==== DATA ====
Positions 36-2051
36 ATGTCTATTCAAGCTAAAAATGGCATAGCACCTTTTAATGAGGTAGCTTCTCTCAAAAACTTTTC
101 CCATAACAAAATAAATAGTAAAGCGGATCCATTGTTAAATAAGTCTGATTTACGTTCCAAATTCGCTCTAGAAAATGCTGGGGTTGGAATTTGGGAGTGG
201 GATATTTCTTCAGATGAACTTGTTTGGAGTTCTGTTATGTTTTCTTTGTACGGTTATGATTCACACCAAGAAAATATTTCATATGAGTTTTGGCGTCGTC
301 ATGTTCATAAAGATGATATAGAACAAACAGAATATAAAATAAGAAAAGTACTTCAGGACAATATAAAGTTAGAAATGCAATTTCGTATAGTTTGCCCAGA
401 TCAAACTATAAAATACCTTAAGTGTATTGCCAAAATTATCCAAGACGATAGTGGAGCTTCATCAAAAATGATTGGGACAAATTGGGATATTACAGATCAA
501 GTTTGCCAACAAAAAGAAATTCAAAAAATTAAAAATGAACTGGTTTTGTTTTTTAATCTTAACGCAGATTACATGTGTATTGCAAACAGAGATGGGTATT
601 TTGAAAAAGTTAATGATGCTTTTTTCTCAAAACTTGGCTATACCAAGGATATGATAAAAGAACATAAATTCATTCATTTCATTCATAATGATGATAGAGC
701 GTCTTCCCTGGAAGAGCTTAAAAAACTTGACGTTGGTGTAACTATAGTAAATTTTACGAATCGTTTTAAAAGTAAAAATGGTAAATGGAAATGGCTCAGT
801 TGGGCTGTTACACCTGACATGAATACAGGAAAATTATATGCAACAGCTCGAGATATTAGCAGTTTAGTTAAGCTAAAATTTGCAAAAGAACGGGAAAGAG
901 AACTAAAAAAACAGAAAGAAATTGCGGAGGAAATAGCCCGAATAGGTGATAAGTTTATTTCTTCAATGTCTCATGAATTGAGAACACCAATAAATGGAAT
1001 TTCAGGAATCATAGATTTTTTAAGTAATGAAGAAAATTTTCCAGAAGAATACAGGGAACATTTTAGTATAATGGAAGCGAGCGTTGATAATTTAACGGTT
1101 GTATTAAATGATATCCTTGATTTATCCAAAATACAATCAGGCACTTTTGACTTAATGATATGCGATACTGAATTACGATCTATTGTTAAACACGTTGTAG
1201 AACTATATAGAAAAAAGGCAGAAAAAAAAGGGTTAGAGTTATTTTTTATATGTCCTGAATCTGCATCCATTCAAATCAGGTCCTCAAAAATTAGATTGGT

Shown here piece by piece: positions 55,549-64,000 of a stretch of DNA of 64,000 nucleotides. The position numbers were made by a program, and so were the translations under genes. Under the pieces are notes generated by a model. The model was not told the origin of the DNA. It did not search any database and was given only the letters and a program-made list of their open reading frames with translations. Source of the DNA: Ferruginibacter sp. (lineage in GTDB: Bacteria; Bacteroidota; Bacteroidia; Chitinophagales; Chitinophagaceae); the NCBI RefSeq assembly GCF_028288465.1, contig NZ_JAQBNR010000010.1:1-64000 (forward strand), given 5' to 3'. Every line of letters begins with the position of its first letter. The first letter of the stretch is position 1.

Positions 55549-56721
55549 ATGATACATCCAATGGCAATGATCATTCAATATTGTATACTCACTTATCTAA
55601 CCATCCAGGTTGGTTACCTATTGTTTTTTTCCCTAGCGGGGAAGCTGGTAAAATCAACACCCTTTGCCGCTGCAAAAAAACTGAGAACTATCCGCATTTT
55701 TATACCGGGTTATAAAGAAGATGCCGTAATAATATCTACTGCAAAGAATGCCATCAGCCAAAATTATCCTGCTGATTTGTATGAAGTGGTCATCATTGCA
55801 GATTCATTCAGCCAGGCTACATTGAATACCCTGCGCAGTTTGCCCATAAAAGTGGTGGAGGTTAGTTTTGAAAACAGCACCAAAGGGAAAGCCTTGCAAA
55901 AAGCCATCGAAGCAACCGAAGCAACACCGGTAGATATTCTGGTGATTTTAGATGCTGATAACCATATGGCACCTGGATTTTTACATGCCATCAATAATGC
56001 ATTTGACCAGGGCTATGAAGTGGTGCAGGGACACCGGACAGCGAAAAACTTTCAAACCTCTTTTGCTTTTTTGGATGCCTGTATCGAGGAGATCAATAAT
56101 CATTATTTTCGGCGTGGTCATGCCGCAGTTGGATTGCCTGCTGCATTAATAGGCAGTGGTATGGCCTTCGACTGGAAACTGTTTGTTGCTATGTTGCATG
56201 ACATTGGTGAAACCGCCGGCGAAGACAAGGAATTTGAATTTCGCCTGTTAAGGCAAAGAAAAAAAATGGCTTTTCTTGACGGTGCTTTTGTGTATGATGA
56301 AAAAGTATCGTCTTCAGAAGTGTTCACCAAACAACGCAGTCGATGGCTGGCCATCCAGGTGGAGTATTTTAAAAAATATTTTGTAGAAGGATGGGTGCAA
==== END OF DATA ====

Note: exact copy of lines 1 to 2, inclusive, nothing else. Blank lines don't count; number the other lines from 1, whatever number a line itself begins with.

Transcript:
Positions 36-2051
36 ATGTCTATTCAAGCTAAAAATGGCATAGCACCTTTTAATGAGGTAGCTTCTCTCAAAAACTTTTC